Laurie, D.P., 1997. Calculation of Gauss–Kronrod quadrature rules. Mathematics of Computation 66 (219), 1133–1145.

Lebedev, N., 1965. Special Functions and Their Applications. Prentice Hall, Inc., Englewood Cliffs, NJ. Revised English edition, translated and edited by Richard A. Silverman.

Levien, R., Séquin, C., 2009. Interpolating splines: which is the fairest of them all? Computer Aided Design and Applications 4, 91–102.

Li, Z., Ma, L., Meek, D., Tan, W., Mao, Z., Zhao, M., 2006. Curvature monotony condition for rational quadratic B-spline curves. In: Gavrilova, M., Gervasi, O., Kumar, V., Tan, C., Taniar, D., Lagana, A., Mun, Y., Choo, H. (Eds.), Computational Science and Its Applications – ICCSA 2006. In: Lecture Notes in Computer Science, vol. 3980. Springer-Verlag, Berlin, Heidelberg, pp. 1118–1126.518 R. Ziatdinov / Computer Aided Geometric Design 29 (2012) 510–518.

Meek, D., Walton, D., 1989. The use of Cornu spirals in drawing planar curves of controlled curvature. Journal of Computational and Applied Mathematics 25(1), 69–78.

Mehlum, E., 1974. Nonlinear splines. In: Barnhill, R., Riesenfeld, R. (Eds.), Computer Aided Geometric Design. Academic Press, New York, pp. 173–207.

Meijer, C.S., 1936. Über Whittakersche bezw. Besselsche Funktionen und deren Produkte. Nieuw Archief voor Wiskunde 18 (4), 10–39.

Miller, K.S., Samko, S.G., 2001. Completely monotonic functions. Integral Transforms and Special Functions 12 (4), 389–402.

Miura, K.T., 2006. A general equation of aesthetic curves and its self-affinity. Computer Aided Design and Applications 3 (1–4), 457–464.

Miura, K., Sone, J., Yamashita, A., Kaneko, T., 2005. Derivation of a general formula of aesthetic curves. In: 8th International Conference on Humans and Computers (HC2005). Aizu-Wakamutsu, Japan, pp. 166–171.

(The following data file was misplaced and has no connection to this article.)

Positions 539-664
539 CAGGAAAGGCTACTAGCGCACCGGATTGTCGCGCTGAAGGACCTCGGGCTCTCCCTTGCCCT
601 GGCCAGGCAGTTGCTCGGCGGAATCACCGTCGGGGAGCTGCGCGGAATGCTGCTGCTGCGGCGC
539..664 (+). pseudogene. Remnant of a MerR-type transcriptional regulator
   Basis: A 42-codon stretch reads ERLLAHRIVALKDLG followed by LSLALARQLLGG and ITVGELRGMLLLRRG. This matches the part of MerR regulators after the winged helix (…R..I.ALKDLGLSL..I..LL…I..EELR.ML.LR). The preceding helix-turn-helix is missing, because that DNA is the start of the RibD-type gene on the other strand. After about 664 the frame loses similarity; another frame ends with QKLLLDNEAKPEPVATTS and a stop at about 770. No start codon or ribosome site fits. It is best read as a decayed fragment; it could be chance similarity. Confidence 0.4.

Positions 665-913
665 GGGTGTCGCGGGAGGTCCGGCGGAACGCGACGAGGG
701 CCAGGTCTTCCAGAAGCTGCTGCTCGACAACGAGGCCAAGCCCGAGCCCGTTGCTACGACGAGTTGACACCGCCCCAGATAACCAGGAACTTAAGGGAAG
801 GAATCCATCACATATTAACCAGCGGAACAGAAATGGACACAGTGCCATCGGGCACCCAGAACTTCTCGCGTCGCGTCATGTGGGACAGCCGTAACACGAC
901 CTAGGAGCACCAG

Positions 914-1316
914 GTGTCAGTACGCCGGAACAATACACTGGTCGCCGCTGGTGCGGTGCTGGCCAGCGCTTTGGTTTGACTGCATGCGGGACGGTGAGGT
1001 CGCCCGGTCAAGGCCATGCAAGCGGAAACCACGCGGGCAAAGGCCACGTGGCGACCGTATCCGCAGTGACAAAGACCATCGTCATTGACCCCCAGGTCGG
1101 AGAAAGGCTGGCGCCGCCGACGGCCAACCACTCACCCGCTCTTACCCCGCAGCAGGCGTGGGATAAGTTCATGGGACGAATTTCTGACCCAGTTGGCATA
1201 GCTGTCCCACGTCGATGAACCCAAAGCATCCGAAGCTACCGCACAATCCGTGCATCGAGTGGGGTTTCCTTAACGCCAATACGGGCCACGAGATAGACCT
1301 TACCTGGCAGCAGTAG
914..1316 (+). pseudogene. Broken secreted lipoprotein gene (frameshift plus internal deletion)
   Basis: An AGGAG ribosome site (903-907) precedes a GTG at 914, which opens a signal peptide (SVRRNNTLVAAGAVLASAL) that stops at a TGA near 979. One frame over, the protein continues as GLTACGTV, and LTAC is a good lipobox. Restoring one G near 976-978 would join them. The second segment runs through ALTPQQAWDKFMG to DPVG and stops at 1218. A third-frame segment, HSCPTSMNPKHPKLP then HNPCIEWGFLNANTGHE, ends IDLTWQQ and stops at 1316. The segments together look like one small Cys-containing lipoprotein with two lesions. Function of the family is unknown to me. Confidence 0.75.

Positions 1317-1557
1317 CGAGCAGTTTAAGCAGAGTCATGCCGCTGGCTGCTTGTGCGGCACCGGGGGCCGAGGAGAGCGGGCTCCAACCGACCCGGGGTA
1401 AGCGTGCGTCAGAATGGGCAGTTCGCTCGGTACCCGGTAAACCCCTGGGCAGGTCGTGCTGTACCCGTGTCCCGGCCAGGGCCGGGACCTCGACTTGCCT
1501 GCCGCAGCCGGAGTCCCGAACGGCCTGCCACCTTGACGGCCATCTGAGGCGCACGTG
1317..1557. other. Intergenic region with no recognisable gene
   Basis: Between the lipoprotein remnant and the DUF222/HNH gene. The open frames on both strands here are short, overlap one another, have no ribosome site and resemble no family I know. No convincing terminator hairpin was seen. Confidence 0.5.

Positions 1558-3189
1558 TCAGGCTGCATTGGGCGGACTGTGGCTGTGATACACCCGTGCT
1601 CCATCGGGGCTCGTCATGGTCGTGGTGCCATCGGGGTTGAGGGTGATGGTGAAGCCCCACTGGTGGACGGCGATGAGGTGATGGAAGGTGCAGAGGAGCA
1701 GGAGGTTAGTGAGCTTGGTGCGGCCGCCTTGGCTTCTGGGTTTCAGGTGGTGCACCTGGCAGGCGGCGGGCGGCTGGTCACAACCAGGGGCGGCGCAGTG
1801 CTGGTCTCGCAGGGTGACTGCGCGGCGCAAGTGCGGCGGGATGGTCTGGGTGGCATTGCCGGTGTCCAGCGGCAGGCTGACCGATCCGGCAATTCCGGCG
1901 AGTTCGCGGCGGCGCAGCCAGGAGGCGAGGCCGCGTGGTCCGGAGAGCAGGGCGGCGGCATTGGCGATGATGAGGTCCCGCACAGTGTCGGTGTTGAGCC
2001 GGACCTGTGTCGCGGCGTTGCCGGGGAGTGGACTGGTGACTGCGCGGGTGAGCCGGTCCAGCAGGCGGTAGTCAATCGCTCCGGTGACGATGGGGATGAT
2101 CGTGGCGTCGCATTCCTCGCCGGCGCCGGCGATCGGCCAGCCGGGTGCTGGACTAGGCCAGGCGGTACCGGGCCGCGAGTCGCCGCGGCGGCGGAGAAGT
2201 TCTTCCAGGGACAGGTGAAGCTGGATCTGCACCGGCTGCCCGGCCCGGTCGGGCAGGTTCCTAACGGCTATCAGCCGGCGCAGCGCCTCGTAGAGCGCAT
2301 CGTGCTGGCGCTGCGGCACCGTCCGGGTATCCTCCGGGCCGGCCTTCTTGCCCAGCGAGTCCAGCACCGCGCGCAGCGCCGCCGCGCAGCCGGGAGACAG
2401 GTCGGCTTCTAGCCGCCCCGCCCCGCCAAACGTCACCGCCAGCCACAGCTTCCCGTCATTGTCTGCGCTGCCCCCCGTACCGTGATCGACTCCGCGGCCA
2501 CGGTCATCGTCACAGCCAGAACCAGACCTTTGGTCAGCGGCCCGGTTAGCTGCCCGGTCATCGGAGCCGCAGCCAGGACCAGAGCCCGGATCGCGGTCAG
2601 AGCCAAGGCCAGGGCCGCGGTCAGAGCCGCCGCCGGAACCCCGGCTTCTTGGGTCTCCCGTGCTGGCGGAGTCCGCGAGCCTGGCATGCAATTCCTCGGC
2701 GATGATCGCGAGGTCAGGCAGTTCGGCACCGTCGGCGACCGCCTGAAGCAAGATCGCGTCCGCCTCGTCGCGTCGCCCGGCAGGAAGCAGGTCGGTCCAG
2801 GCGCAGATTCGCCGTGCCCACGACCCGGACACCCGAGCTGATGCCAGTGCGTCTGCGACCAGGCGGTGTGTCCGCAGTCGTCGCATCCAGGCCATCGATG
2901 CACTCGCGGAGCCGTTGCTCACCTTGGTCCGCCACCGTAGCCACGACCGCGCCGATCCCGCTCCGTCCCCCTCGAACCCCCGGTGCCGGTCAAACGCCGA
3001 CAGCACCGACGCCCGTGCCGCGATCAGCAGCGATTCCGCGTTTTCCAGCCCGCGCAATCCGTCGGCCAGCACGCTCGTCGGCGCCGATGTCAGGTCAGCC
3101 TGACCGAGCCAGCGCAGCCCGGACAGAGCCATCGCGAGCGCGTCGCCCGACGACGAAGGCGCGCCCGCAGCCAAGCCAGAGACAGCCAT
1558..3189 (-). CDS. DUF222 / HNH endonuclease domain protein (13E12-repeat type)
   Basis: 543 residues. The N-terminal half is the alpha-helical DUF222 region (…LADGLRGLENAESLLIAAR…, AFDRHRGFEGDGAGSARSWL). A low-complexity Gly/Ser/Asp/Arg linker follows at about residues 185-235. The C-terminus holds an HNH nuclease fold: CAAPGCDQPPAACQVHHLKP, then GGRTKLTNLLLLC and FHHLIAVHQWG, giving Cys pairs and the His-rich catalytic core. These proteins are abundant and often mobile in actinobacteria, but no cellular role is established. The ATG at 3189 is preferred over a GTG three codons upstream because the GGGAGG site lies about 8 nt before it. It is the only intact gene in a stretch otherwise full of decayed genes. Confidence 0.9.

Miura, K.T., Usuki, S., Gobithaasan, R.U., 2012. Variational formulation of the log-aesthetic curve. In: Proceedings of the 2012 Joint International Conference on Human-Centered Computer Environments, HCCE’12. ACM, New York, NY, USA, pp. 215–219.

Pogorelov, A., 1974. Differential Geometry. Nauka, Moscow, USSR.

Sapidis, N., 1994. Designing Fair Curves and Surfaces: Shape Quality in Geometric Modeling and Computer-Aided Design. Society for Industrial and Applied Mathematics. Geometric design publications.

Struik, D.J., 1988. Lectures on Classical Differential Geometry, 2nd edition. Dover, New York.

Walton, D., Meek, D., 1999. Planar G2 transition between two circles with a fair cubic Bézier curve. Computer Aided Design 31 (14), 857–866.

Walton, D.J., Meek, D.S., 2002. Planar G2 transition with a fair pythagorean hodograph quintic curve. Journal of Computational and Applied Mathematics 138 (1), 109–126.

Walton, D.J., Meek, D.S., Ali, J.M., 2003. Planar G2 transition curves composed of cubic Bézier spiral segments. Journal of Computational and Applied Mathematics 157 (2), 453–476.

Wang, Y., Zhao, B., Zhang, L., Xu, J., Wang, K., Wang, S., 2004. Designing fair curves using monotone curvature pieces. Computer Aided Geometric Design 21(5), 515–527.

Whewell, W., 1849. Of the intrinsic equation of a curve, and its application. Cambridge Philosophical Transactions 8, 659–671.

Yamada, A., Shimada, K., Furuhata, T., Hou, K.-H., 1999. A discrete spring model for generating fair curves and surfaces. In: Seventh Pacific Conference on Computer Graphics and Applications, pp. 270–279.

Yates, R., 1952. Intrinsic equations. In: A Handbook on Curves and Their Properties. J.W. Edwards, Ann Arbor, MI, pp. 123–126.

Yoshida, M., 1997. Hypergeometric Functions, My Love. Vieweg Verlag, Leipzig.

Yoshida, N., Saito, T., 2006. Interactive aesthetic curve segments. The Visual Computer 22 (9), 896–905.

Yoshida, N., Fukuda, R., Saito, T., 2009. Log-aesthetic space curve segments. In: 2009 SIAM/ACM Joint Conference on Geometric and Physical Modeling, SPM’09. ACM, New York, NY, USA, pp. 35–46.

Yoshida, N., Fukuda, R., Saito, T., 2010. Logarithmic curvature and torsion graphs. In: Dahlen, M., Floater, M., Lyche, T., Merrien, J.-L., Morken, K., Schumaker, L. (Eds.), Mathematical Methods for Curves and Surfaces. In: Lecture Notes in Computer Science, vol. 5862. Springer-Verlag, Berlin, Heidelberg, pp. 434–443.

Ziatdinov, R., Yoshida, N., Kim, T., 2012a. Fitting G2 multispiral transition curve joining two straight lines. Computer Aided Design 44 (6), 591–596.

Ziatdinov, R., Yoshida, N., Kim, T., 2012b. Analytic parametric equations of log-aesthetic curves in terms of incomplete gamma functions. Computer Aided Geometric Design 29 (2), 129–140.